I personally applaud the libraries for providing such access. In the 90s the public library was the only internet source I had; I wouldn't want to deny others the privilege I had.

        • by khallow (566160)

          but I seem to recall you once posted a remarkable story of how you went essentially "from rags to riches" - it was inspiring, I thought, and I applaud and am happy for you. However, I think that to sneer at those less fortunate, or who could not replicate your success, is a bit... unseemly. Just because some may be lazy or drug-addled is to me no reasonable reason to tar all with such a wide brush, nor deny them access.)

          In other words, "do it for the poor" is the Slashdot version of "do it for the children". I'll just say that I don't see the benefit in providing universal services, especially one of dubious value like internet access. For example, I use the internet primarily as a source of entertainment. I don't think anyone should pay for my service as a result.

          Second, I'm not rich nor have I ever been (though I have earned considerable income at times). I still need to work on occasion. Instead, I'm a hardcore saver

  • by Anonymous Coward

    I went directly to the web site of the folks that conducted the study. This was at the very top:


    Our Mission

    The Technology & Social Change Group (TASCHA) at the University of Washington Information School explores the design, use, and effects of information and communication technologies in communities facing social and economic challenges. With experience in 50 countries, TASCHA brings together a multidisciplinary network of social scientists, engineers, and development practitioners to conduct research, advance knowledge, create public resources, and improve policy and program design.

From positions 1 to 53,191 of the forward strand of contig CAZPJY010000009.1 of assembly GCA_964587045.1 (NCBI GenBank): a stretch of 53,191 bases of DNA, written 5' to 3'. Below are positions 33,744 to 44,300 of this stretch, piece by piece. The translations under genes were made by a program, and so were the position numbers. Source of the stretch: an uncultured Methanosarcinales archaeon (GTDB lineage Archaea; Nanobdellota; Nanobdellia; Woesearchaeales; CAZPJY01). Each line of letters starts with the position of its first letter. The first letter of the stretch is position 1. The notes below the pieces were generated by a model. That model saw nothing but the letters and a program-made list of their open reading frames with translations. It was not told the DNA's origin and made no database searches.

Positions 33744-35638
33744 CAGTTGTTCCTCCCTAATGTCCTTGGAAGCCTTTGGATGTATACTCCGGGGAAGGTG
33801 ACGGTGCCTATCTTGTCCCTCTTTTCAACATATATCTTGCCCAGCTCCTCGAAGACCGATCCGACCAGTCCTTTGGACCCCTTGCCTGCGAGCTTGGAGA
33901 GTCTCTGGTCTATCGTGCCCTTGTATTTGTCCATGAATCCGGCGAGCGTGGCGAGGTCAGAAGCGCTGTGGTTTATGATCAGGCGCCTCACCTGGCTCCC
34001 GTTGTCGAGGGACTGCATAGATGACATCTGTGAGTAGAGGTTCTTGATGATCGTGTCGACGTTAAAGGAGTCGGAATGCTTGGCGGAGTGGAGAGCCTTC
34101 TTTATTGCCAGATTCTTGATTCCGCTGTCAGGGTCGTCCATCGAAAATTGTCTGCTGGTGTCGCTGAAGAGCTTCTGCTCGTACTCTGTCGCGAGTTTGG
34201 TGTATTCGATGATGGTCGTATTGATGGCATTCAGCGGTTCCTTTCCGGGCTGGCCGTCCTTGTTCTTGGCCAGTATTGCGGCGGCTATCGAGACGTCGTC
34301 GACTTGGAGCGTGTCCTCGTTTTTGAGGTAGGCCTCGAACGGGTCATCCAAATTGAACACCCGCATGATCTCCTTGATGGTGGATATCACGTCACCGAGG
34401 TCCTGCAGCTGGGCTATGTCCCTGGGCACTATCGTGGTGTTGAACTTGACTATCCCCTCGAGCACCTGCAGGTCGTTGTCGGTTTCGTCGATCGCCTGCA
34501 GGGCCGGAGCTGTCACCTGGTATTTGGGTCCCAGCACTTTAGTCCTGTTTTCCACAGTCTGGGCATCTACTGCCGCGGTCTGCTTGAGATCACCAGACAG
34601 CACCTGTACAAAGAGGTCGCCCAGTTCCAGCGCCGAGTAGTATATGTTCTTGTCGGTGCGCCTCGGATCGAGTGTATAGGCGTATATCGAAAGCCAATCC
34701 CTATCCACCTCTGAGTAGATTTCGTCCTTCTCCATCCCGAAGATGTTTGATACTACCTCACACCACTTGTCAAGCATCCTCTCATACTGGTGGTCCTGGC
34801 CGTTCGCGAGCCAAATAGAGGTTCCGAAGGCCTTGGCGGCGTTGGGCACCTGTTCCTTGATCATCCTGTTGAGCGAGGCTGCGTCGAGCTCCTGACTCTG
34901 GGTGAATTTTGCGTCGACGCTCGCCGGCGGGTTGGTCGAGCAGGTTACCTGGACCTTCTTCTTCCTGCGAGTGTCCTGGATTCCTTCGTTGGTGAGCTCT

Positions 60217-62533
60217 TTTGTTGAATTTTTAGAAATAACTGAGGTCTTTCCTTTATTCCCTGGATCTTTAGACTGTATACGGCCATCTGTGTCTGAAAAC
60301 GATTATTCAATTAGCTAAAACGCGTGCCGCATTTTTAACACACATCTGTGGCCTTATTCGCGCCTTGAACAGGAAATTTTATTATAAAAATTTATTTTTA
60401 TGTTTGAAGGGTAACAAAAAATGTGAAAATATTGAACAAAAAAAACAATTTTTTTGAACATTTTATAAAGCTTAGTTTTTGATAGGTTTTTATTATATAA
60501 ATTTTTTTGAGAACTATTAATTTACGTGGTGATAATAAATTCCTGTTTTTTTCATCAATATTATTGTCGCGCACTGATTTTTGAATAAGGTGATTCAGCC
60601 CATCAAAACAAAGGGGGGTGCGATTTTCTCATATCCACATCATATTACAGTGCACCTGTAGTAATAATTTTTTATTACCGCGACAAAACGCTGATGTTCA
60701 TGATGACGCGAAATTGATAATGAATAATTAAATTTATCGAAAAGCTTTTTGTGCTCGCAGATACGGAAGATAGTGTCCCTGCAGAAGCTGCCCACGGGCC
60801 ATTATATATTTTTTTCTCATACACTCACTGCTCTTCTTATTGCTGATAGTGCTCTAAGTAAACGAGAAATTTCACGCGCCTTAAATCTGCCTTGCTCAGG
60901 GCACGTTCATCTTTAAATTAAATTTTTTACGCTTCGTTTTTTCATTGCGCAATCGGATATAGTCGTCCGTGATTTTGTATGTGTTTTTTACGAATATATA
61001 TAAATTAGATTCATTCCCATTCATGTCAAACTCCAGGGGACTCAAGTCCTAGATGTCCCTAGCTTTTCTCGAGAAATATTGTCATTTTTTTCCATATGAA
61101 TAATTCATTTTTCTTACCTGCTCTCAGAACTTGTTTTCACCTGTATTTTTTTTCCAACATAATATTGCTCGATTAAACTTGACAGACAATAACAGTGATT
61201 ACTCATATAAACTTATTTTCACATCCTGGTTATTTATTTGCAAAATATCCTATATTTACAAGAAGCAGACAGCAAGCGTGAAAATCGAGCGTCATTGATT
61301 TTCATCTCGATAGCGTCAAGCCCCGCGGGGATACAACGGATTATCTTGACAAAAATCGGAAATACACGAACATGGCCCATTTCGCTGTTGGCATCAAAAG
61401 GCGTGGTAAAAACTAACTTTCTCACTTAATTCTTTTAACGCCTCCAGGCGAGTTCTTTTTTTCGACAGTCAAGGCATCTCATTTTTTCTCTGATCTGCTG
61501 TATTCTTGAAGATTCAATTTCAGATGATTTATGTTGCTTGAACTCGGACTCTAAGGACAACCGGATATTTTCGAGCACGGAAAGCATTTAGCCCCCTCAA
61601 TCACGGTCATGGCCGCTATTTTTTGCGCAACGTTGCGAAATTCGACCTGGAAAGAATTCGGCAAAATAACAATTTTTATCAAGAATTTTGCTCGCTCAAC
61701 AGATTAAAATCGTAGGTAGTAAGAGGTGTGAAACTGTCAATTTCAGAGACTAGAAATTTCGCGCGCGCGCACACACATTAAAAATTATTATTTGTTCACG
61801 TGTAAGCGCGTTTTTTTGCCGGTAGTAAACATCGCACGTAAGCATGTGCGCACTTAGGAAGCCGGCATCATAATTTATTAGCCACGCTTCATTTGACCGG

Our purpose? To spark innovation and opportunities for those who need it most.

    Our People

    TASCHA brings together a multidisciplinary network of social scientists, engineers, development practitioners, and others to conduct research, advance knowledge, create public resources, and improve policy and program design

    In other words, this five year taxpayer funded study by researchers professionally committed to bringing the benefits of Internet-centric innovation to every corner of the globe, finally reached the conclusion that.... people in every corner of the globe desperately the need the benefits of Internet-centric innovation.

    Next!

    • What, you mean that the people of Ghana don't actually need high-speed internet access and would be better off spending their time not getting murdered by roving gang of thugs and warlords, and trying to find something to eat? How will they ever keep up with Game of Thrones? Didn't think of that, huh?

  • Some people have suffered unequal opportunities. Some can't read, some can't use a computer and some have over troubles with skills we call basic skills and take for granted. Some dude couldn't figure out that Asian, Europe, Africa, and South America are four continents not three.

  • by swillden (191260)

    This is why Google is working on project Loon. IMO, if it succeeds it will be the coolest and most impactful thing Google has ever done... and I include the search engine.

"It's curtains for you, Mighty Mouse! This gun is so futuristic that even *I* don't know how it works!" -- from Ralph Bakshi's Mighty Mouse